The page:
How many times have you looked at yourself and thought ‘gosh, I wish I’d been smarter in my childhood’? Well apparently that’s not a problem for the charming child prodigy in Vitus. The namesake of the film shuffles through encyclopaedias as a toddler, and is a piano prodigy by age 5. Not only that, he has an unbelievably high IQ of 180 by age 12. Too hard to swallow that? That’s only a part of the story.

Vitus, played by real piano prodigy Teo Gheorghiu is definitely not your normal 12-year-old. He’s too smart for his classmates and also his teachers, which makes him feel less connected to those around him. His parents have envisioned a famous piano-playing life for him, but Vitus has many other plans. Under the wing of his loving grandfather, with whom he feels most comfortable, Vitus launches an invisible rebellion that is going to changes the lives of those around him.

What this ‘invisible rebellion’ is is worth looking out for.

The film has had its share of success, winning the Audience Choice Award for Best Feature at the Chicago Film Festival as well as a Best Film accolade from The Swiss Film Prize. It was also Switzerland’s entry into the Oscars that year. In spite of that, it is not a film most people outside Switzerland would have heard of. Unfortunately so, as the film has its share of special moments, as well as a brilliant soundtrack (one that consists of classical music composed by maestros such as Bach, Mozart, and many others). What makes the soundtrack even more special is that the film is about a piano prodigy and Teo Gheorghiu is one. He plays all the pieces you see him playing in the film. There’s no pretension here.

One memorable scene which uses seemingly simple (but clever) sound editing at its best is where Vitus and another boy are cycling in circles and there is the intelligent cutting of classical music over pop music and vice-versa.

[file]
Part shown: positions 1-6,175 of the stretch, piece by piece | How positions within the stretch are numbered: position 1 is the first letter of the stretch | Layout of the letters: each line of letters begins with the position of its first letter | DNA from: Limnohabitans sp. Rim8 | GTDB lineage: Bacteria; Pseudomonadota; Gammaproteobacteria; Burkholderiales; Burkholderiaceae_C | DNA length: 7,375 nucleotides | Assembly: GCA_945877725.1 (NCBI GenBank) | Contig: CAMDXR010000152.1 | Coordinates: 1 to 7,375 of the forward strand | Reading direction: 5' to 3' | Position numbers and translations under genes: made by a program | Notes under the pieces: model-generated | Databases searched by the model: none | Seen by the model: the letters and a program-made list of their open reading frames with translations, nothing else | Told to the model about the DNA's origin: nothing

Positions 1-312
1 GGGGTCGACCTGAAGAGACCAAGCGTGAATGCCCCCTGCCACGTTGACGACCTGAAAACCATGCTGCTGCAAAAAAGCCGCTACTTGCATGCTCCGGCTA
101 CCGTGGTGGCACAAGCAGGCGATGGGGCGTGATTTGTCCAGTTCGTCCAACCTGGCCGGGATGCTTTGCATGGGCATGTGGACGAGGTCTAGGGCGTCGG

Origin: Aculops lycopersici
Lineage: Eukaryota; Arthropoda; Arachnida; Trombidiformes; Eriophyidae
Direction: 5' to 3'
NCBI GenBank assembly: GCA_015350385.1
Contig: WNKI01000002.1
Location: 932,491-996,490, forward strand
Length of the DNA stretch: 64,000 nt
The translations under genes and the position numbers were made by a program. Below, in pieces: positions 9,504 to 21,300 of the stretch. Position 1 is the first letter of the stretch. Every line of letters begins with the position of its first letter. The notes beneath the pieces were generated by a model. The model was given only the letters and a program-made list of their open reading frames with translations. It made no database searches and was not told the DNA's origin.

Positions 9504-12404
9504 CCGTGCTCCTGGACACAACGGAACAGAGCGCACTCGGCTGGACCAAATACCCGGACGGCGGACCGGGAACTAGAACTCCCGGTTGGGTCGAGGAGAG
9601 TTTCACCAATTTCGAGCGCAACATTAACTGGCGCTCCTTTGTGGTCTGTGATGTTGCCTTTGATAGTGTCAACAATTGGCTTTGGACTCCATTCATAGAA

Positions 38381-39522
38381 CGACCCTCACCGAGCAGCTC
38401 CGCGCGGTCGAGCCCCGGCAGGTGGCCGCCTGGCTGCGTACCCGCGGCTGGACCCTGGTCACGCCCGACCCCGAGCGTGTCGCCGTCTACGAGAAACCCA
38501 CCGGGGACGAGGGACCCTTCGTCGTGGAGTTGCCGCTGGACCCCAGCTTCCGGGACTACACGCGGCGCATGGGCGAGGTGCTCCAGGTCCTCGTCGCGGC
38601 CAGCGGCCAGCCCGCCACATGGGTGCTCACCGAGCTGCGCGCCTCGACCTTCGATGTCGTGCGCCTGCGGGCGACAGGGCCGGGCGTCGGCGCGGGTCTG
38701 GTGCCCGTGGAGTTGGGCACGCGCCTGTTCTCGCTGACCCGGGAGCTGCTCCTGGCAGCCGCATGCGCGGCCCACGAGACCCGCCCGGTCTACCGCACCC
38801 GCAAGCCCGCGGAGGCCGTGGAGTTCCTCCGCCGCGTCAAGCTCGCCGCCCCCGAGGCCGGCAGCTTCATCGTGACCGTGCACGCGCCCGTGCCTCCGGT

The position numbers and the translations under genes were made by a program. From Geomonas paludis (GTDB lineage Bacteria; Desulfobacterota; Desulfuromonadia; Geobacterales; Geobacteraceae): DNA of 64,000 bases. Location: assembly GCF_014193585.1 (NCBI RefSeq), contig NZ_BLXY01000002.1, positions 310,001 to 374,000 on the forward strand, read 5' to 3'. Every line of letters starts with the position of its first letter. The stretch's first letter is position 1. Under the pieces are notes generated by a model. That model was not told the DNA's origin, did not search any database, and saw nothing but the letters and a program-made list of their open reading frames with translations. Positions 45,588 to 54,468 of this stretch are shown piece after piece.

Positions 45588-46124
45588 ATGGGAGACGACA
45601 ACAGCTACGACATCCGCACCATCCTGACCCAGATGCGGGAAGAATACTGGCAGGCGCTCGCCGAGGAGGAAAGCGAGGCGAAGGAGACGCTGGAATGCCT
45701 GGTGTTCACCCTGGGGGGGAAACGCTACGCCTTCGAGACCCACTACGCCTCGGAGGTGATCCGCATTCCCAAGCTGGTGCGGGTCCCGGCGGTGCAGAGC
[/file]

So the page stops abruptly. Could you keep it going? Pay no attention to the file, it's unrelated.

Another memorable (and amusing) scene is where Vitus takes his former babysitter (who is a few years older than he is) to a Cambodian restaurant called ‘Angkor’. He reveals that he really likes her and tells her that they would be a perfect couple because women live longer than men and if he married her, they would both die around the same time.

Fredi M. Murer’s direction is commendable and the story flows in a satisfying manner. The acting is consistently good and Teo Gheorghiu, his on-screen parents Julika Jenkins and Urs Jucker, and his grandfather (on celluloid) Bruno Ganz seem like a real family.

This is a charming family film. Do not expect thrilling twists and turns with heaps and heaps of melodrama. And this isn’t a romance film either in case you’re wondering.

FINAL VERDICT: Watch it if you want to see a film that is engaging and satisfying and really holds up well because of its lead actors. Also watch it for the plot.

Avoid it if you’re done with films about child prodigies and their families. Also avoid it if you’re not a huge fan of classical music (because there’s lots of it here).

4 Months, 3 Weeks And 2 Days (2007)

Country: Romania

Two friends take a harrowing journey in Communist Romania in order to illegally abort a baby. Cristian Mungiu’s ‘4 Months, 3 Weeks and 2 Days’ is not a happy story at all. Its images are bleak, dark, devoid of happiness, much like the story of the two roommates.

1987, in an unknown town in Romania, two roommates, Otilia and Găbiţa secretly go about making arrangements to travel to another place for a short time. We discover that Găbiţa is pregnant and wants an abortion. However, there is one major problem – abortion is illegal in Communist Romania and getting someone to do it is even more difficult.